Sinn Fein has gone as far as it can

 

The Sinn Fein statement on violence from Gerry Adams and the expected appointment of Martin McGuinness to the de Chastelain decommissioning body have put in place two large pieces of the Northern Ireland jigsaw. The peace process has gained fresh impetus and momentum.

The White House will be especially delighted with this development. Indeed, the timing could scarcely be more propitious - on the virtual eve of President Clinton's visit to Ireland. Not coincidentally, it also puts the Ulster Unionists on the back foot. A subtext of these two developments could be a Sinn Fein belief that the Unionists must now put up or shut up when it comes to advancing the peace process.

Make no mistake about it, the Irish, British and US governments were all heavily involved in the events leading to the Adams statement and the expected announcement of the McGuinness appointment.

Already, some in the unionist community - but significantly not David Trimble - are seeking to downgrade the importance of the latest developments. But David Trimble must know the reality: Sinn Fein believes that it has delivered as much as it possibly can on the most contentious issue. Gerry Adams has declared that the violence is over. Martin McGuinness is clearly poised to address the decommissioning issue through his appointment to the commission.

For Sinn Fein this is realpolitik - these two developments go as far as the republican movement dares to in terms of its support base. It has calculated that the unionists will respond. There is some risk involved here. But it appears unlikely that Sinn Fein would have made such a calculation unless it had assurances that some kind of positive response from David Trimble and other senior unionists would be forthcoming.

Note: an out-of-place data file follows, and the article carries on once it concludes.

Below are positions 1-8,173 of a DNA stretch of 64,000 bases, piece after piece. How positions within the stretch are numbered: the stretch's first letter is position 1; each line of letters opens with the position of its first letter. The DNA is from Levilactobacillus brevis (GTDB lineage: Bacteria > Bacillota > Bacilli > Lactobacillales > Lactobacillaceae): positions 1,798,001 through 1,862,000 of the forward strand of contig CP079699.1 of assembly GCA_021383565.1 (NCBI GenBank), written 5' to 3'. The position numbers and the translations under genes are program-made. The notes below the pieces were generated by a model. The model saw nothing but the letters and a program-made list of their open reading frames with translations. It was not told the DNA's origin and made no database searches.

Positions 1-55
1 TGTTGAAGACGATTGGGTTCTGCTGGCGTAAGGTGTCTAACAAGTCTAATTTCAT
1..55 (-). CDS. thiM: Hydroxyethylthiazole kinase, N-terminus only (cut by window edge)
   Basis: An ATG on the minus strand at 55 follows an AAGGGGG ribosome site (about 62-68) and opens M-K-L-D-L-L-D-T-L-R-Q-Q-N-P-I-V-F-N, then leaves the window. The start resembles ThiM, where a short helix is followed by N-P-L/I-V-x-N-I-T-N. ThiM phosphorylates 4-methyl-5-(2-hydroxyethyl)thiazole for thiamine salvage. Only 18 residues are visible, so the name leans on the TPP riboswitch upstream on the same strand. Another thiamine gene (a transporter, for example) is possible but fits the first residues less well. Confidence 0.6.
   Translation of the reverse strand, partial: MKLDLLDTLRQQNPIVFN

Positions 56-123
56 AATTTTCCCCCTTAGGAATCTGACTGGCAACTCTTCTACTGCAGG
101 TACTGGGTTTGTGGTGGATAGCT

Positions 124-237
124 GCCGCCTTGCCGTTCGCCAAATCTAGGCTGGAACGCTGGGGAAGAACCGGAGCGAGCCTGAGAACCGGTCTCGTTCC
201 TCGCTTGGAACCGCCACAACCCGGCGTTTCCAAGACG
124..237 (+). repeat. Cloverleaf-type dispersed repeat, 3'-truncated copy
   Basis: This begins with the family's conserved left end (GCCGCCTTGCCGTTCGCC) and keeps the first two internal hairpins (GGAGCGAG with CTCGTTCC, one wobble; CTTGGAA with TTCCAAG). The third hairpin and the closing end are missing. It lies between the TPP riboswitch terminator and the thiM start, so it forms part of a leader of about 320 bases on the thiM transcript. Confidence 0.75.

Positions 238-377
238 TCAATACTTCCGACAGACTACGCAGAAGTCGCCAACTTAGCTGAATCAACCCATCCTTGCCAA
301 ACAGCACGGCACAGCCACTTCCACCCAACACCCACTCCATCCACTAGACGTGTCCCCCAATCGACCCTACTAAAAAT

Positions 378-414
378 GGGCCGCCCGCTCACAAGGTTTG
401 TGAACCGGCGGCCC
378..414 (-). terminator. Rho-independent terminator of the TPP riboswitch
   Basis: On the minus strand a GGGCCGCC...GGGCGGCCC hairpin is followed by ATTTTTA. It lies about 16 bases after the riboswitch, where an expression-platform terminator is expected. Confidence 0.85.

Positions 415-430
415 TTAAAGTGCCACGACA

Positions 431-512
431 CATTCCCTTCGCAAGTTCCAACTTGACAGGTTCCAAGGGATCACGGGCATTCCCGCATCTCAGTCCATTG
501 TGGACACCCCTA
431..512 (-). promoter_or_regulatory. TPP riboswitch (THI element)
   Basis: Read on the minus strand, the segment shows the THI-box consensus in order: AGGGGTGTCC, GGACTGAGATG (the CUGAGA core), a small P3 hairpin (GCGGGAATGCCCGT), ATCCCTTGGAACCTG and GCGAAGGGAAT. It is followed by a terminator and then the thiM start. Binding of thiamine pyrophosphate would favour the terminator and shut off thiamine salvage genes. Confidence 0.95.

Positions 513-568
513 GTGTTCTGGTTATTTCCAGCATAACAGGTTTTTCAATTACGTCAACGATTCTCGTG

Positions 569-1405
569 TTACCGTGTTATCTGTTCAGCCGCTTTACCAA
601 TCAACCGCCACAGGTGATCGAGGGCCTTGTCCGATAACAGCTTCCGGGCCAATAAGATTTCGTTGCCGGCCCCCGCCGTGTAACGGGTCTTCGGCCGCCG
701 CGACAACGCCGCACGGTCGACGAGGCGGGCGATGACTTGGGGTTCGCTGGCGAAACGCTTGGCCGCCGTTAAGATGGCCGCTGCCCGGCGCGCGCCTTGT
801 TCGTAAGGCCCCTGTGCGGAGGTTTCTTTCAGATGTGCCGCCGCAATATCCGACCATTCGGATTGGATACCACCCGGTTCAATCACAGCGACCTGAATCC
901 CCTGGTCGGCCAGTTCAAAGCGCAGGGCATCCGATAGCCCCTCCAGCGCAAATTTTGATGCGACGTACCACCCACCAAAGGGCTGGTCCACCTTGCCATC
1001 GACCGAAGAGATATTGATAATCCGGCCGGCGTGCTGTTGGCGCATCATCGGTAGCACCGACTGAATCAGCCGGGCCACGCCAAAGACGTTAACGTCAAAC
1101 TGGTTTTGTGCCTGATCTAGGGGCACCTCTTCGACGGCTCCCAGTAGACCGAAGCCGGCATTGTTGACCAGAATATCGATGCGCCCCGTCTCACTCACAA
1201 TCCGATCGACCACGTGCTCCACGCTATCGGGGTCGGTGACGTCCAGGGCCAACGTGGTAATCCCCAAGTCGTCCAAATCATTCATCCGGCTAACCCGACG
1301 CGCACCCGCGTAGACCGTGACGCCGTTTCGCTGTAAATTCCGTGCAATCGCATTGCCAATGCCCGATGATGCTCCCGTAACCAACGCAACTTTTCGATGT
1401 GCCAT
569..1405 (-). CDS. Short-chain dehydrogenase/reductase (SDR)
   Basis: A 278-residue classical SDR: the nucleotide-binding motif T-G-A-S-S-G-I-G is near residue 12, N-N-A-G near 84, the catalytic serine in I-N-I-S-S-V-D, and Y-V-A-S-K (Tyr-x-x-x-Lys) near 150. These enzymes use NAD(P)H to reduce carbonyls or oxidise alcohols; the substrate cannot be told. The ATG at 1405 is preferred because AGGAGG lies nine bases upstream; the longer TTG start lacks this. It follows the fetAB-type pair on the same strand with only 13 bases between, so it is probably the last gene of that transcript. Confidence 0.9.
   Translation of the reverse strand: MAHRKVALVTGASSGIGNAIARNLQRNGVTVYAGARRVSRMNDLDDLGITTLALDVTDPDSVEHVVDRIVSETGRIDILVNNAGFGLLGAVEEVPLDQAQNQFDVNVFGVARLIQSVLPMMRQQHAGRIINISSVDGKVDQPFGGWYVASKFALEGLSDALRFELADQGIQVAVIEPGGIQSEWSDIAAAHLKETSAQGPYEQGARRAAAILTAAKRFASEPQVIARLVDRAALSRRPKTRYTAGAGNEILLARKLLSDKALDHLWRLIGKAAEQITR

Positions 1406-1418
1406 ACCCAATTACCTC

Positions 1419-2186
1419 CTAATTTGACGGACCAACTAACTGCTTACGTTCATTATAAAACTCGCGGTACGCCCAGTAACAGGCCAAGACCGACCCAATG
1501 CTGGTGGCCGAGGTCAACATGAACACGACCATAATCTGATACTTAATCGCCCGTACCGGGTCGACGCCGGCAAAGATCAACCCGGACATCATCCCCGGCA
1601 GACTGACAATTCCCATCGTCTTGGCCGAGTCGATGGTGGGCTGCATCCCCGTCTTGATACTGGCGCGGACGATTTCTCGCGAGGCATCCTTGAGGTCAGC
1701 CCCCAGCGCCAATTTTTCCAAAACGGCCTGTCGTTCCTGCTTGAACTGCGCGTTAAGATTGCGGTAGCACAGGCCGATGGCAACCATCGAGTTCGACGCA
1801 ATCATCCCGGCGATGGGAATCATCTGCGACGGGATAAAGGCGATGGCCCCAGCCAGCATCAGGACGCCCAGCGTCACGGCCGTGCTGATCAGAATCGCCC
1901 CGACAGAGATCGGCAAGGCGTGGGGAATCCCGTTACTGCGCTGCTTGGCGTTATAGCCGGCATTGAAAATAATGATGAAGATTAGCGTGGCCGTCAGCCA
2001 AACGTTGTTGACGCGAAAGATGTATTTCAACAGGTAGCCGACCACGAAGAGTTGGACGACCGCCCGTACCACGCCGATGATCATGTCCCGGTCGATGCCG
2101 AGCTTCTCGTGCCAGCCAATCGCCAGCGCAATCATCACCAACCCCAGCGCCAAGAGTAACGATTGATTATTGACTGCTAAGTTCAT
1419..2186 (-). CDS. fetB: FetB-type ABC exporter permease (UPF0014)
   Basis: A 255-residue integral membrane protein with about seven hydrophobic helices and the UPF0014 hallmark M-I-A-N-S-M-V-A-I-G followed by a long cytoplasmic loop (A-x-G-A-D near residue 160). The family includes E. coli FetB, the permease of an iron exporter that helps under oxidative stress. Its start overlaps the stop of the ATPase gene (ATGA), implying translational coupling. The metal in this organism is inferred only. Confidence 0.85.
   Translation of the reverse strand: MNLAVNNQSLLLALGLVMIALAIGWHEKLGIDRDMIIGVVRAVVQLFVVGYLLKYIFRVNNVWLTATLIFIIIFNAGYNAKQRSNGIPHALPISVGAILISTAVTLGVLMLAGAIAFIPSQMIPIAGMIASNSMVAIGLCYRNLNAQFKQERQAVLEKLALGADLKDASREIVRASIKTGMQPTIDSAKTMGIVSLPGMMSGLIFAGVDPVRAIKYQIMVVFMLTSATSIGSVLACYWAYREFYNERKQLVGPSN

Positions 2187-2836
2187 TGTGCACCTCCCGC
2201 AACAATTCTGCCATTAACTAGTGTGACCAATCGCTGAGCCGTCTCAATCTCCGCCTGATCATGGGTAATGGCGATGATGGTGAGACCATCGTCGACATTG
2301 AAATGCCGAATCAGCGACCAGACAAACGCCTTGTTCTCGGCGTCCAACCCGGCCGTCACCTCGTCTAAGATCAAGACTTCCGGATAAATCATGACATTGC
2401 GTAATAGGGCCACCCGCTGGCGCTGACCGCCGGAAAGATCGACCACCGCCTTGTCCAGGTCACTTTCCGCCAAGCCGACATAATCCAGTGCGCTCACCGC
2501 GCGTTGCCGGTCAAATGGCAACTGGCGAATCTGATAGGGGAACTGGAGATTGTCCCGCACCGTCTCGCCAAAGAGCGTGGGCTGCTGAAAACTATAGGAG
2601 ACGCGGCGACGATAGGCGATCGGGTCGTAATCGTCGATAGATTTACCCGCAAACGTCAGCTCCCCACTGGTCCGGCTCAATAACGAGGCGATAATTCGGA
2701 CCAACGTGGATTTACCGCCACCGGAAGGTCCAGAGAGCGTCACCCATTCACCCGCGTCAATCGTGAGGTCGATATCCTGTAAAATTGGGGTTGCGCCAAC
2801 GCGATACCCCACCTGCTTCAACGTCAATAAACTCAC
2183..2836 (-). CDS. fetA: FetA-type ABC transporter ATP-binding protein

In the past, the IRA has always stated that it will listen to Sinn Fein's advice on political matters. It was Sinn Fein, after all, which convinced the IRA to take a risk on a ceasefire in August 1994, which is the touchstone of this entire process. But despite media suggestions to the contrary, Sinn Fein and the IRA are not one and the same thing. The IRA can accept or reject Sinn Fein's advice and has done both in the past. With regard to this latest political development, it seems likely that it had to be sold hard - to the IRA.

The Sinn Fein statement yesterday that it wants violence to be "over, done with and gone" is a clear indication that it will be seeking to achieve the same end result with the IRA.

In terms of decommissioning, it would be ludicrous to expect Sinn Fein to deliver it fully even if it wanted to. The IRA has made it abundantly clear that any discussion of decommissioning "is a function for the IRA" solely. In that respect, the appointment of Martin McGuinness, Sinn Fein's chief negotiator, to deal with the decommissioning body is a huge advance on this issue.

The Ulster Unionists now face a new reality: significant movement has been achieved on two of the most contentious issues. The deadline for final decommissioning remains well into the future, so the appointment of McGuinness, at this point, may finally have drawn the sting from the thorniest issue which has bedevilled the entire peace process.

To his credit, David Trimble has given the Adams initiative "a cautious welcome".

Trimble now has greater political cover: he can point to the concessions made by Sinn Fein. Now his party must also yield some ground. It is, of course, still considered unlikely that Trimble will engage directly with Adams before or during the visit of President Clinton. But for all that his decision to invite all parties - including Sinn Fein - to a round table next Monday is not insignificant.

It now seems certain that before long the moment that most Northern Ireland people of whatever background or tradition believed they would never see may finally materialise. When and if David Trimble sits down with Gerry Adams, it will be a huge step towards the reality, - rather than the rhetoric - that the war from all sides is finally over.

Niall O'Dowd is founding publisher of The Irish Voice in New York